|© Arne Magnussen & Vibeke Maj Magnussen|
Jorn Utzon is noted for his design of housing reminiscent of traditional Danish farmouses with four sheltering sections set around a central courtyard. Utzon's own home in Ålborg had a nursery garden in front. The neighbors all had huts, sheds or some kind of shelters for a variety of activities - raising rabbits, boat-building, or simply storing items for family activities. When he created the Kingo Housing plan, Utzon also drew upon his studies of Eastern architecture. He noted that in China, farm houses were completely closed to the outside, but open to a central court. He also observed that in Turkey, a building regulation prohibited any building that would block the view of existing houses.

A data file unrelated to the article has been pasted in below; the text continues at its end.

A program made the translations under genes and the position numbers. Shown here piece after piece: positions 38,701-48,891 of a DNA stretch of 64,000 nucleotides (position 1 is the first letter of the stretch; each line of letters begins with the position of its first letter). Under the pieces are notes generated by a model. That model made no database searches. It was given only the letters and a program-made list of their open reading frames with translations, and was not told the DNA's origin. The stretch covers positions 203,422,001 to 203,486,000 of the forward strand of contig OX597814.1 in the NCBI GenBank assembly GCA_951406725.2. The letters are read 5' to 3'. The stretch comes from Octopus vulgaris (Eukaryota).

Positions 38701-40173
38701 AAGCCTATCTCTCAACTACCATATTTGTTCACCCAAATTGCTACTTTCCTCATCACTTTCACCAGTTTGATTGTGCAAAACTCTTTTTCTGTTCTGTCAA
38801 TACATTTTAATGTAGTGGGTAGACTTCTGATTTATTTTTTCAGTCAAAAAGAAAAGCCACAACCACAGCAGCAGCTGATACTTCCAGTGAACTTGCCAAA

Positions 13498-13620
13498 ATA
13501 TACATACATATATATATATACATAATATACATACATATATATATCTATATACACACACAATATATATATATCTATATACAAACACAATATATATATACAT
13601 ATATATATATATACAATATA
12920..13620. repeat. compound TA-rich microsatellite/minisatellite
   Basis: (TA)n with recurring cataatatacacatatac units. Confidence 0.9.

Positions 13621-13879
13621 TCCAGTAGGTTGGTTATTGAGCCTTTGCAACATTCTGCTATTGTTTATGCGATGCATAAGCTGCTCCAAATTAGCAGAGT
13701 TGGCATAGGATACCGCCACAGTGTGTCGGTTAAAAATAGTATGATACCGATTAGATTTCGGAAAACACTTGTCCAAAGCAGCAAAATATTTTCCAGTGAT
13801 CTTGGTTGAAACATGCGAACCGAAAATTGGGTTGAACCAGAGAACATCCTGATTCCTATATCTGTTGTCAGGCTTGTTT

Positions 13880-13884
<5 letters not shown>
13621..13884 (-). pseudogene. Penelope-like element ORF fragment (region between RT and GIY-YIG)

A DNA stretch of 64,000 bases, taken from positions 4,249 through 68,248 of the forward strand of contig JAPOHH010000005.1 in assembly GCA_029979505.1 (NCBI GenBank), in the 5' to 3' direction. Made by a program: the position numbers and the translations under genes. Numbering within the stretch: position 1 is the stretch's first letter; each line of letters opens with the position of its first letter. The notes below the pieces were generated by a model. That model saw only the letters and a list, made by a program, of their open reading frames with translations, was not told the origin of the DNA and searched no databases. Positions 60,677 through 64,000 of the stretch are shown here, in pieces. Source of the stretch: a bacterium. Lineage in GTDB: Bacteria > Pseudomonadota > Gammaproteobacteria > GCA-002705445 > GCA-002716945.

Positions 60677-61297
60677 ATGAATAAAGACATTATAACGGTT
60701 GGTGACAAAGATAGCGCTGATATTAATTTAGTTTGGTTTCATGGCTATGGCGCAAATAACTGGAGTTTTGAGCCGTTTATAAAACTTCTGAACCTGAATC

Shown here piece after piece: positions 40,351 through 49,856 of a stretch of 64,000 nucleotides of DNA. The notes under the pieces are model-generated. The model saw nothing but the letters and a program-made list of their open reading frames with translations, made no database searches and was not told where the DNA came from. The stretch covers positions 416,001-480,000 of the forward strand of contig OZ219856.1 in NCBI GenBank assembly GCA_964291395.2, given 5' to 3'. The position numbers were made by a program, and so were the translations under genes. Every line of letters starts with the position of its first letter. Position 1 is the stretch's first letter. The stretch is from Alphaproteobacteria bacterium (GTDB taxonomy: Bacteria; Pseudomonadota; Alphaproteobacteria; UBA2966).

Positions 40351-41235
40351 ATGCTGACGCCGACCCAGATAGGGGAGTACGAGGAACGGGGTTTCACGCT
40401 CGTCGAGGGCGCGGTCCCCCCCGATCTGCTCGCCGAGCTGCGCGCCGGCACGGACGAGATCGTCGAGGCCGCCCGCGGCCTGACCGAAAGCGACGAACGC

After designing a housing project which was not realized, Utzon approached the Mayor of Helsingor and proposed courtyard-style housing. Utzon was able to convince the Mayor that he could provide his housing plan for the same cost as the existing, poorly-done, housing developments.
The Mayor put a tract of nine acres of land with a pond and rolling hills at his disposal for Utzon's housing plan. Utzon commissioned a show house from a firm of builders. The house was a success and eventually 63 houses were built within cost restrictions set up by the government to keep the costs below a certain level for low income workers. The 63 houses were built in rows following the undulations of the site, providing a specific view for each house, as well as the best situation possible for sunlight and shelter from the wind.
Utzon likes to describe the arrangement of the houses as "like flowers on the branch of cherry tree, each turning toward the sun." The individual houses are L-shaped with a living room and study in one section, and the kitchen, bedroom and bathroom in the other. Walls of varying heights closed the remaining open sides of the L.
Commentary by the Pritzker Prize Committee